Mercedes have so far demonstrated that they are still the team to beat although they have Ferrari snapping at their heels. Sebastian Vettel won in Malaysia and was on the podium in Australia and China while Kimi Raikkonen led the Ferrari charge in Bahrain, finishing second. It was a nervy race for Mercedes as both Lewis Hamilton and Nico Rosberg limped across the line with brake issues.
Spanish GP Stats
Circuit: Circuit de Catalunya
Number of Laps: 66
Circuit Length: 4.655km
Number of Corners: 16
Lap Record: 1:21.670 Kimi Raikkonen (2008)
Previous Spain winners still on the grid: 7
Most Successful Team: Ferrari (12 wins)
DRS Zones: 2
Pirelli Tyres: Medium and Hard
There are seven former Spanish Grand Prix race winners still on the grid and these are Kimi Raikkonen, Fernando Alonso, Felipe Massa, Jenson Button, Sebastian Vettel, Pastor Maldonado and most recently Lewis Hamilton. Raikkonen came close to a win last time out but ran out of laps while Vettel has picked up one victory so far this season. McLaren team-mates Alonso and Button are unlikely to repeat previous Spanish victories however the team will be hopeful they can achieve their first points of the season. Button had a weekend to forget in Bahrain, with technical issues compromising his weekend on Friday and Saturday. His weekend was compounded as he failed to make the grid for the start of the race. Alonso made it into Q2 for the first time this season and was just four seconds off McLaren’s first points of the season. Maldonado has endured a difficult start to his 2015 campaign but Lotus have overall improved since last year and team-mate Romain Grosjean has picked up points. Williams appear to have slipped behind Ferrari in the battle behind Mercedes but Rob Smedley revealed earlier this year that he believed Massa is driving at the best form of his career.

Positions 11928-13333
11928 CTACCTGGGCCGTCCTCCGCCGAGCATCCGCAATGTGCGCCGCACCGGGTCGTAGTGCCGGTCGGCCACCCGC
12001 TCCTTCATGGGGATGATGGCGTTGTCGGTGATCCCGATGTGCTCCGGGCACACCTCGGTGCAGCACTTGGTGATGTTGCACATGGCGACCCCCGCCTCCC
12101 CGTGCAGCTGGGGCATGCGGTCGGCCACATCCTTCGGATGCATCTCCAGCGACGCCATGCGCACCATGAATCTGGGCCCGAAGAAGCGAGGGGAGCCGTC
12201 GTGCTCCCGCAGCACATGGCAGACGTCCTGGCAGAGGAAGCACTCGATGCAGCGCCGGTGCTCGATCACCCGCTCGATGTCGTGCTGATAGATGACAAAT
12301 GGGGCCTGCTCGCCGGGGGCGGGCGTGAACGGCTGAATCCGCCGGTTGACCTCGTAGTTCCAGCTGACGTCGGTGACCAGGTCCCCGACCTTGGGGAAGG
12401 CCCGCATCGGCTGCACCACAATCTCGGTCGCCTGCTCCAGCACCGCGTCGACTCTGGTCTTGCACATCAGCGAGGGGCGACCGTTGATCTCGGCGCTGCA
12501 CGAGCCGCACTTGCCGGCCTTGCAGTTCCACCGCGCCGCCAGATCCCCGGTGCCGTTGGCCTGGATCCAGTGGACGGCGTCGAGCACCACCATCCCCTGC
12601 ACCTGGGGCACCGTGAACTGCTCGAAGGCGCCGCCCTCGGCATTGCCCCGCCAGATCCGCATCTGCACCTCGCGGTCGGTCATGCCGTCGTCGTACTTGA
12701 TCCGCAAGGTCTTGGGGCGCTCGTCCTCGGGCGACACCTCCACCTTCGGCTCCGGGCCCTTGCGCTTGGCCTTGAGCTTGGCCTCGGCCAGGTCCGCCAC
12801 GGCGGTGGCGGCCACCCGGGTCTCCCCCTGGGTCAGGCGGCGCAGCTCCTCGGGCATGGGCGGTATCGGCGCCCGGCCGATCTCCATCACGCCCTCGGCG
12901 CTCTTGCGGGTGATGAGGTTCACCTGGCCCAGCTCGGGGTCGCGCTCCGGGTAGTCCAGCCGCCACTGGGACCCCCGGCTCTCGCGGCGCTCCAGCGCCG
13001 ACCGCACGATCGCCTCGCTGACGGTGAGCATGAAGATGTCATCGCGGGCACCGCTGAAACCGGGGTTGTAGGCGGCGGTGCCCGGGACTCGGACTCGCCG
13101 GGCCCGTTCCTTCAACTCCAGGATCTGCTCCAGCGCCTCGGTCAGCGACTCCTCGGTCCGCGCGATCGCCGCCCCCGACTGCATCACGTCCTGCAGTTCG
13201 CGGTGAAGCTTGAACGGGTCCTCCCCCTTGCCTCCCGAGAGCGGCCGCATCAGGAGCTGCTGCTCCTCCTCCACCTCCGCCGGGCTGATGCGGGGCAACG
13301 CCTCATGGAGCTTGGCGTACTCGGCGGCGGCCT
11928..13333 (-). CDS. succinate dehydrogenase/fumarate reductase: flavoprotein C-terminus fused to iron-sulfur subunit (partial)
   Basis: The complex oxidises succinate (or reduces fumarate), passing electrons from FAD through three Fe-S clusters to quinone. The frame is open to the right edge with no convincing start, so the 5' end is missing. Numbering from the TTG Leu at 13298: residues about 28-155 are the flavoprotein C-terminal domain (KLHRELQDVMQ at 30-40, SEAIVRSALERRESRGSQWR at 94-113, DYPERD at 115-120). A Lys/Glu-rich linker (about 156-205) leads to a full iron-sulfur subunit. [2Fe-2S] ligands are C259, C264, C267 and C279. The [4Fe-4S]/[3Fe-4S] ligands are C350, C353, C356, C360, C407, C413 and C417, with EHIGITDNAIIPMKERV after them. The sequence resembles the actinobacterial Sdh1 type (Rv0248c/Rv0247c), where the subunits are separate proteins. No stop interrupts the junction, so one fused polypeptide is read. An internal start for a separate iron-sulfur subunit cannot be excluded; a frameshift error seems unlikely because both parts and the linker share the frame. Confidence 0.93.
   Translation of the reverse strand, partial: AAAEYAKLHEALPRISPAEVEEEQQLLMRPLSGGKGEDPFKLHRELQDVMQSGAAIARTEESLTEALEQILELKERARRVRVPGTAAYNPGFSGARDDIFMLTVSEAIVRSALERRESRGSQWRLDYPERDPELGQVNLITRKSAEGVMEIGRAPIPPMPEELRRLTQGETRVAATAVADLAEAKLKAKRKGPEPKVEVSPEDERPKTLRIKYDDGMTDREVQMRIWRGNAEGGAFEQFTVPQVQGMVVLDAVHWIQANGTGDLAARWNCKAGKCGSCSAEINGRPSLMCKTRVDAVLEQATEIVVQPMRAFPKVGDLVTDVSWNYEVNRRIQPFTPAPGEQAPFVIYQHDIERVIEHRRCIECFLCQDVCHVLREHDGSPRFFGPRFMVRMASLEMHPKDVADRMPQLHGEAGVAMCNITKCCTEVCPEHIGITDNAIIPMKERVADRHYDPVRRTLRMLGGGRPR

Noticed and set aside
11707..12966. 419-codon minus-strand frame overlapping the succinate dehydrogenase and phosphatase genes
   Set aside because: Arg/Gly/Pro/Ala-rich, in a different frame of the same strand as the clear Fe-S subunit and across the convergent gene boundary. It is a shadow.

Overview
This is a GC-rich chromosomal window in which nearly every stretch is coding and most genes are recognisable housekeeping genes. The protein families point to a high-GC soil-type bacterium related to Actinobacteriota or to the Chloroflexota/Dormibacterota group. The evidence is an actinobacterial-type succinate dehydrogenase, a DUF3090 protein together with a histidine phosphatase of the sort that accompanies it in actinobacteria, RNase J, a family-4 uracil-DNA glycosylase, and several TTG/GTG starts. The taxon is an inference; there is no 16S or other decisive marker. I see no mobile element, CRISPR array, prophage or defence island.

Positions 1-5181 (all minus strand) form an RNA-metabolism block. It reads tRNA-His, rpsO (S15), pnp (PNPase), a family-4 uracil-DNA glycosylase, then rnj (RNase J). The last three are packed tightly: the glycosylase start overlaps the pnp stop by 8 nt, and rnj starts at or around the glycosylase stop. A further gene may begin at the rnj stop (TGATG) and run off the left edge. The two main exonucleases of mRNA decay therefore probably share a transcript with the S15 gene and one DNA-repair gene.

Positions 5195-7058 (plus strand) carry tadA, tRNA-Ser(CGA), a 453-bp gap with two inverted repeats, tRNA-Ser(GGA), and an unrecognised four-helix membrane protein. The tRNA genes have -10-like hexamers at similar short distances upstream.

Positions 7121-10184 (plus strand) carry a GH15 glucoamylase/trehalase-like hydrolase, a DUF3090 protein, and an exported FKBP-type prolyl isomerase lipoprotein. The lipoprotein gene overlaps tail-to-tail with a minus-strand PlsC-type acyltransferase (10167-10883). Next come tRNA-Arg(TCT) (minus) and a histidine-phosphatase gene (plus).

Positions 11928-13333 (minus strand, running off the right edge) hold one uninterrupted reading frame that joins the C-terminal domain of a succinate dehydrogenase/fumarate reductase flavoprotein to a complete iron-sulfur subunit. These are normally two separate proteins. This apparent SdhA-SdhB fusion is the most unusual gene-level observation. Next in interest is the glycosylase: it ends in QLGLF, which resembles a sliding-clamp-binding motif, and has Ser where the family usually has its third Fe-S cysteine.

Teams tested at the Circuit de Catalunya during pre-season testing and the race will provide all teams the first opportunity for major upgrades. Due to its regular location as a testing circuit, teams and drivers are very familiar with it. It is a circuit where overtaking is very difficult so qualifying will be more important than it is at some other circuits. It is a mixture of fast, medium and low speed corners with a long pit straight. As well as technical upgrades McLaren will debut their new livery with the chrome being ditched for a “dynamic, predatory, graphite-grey” colour.
There are three Spanish drivers on the grid this year – Alonso, Carlos Sainz and Roberto Merhi. Sainz has performed well so far in his rookie year and is best placed of the three Spaniards to score some points.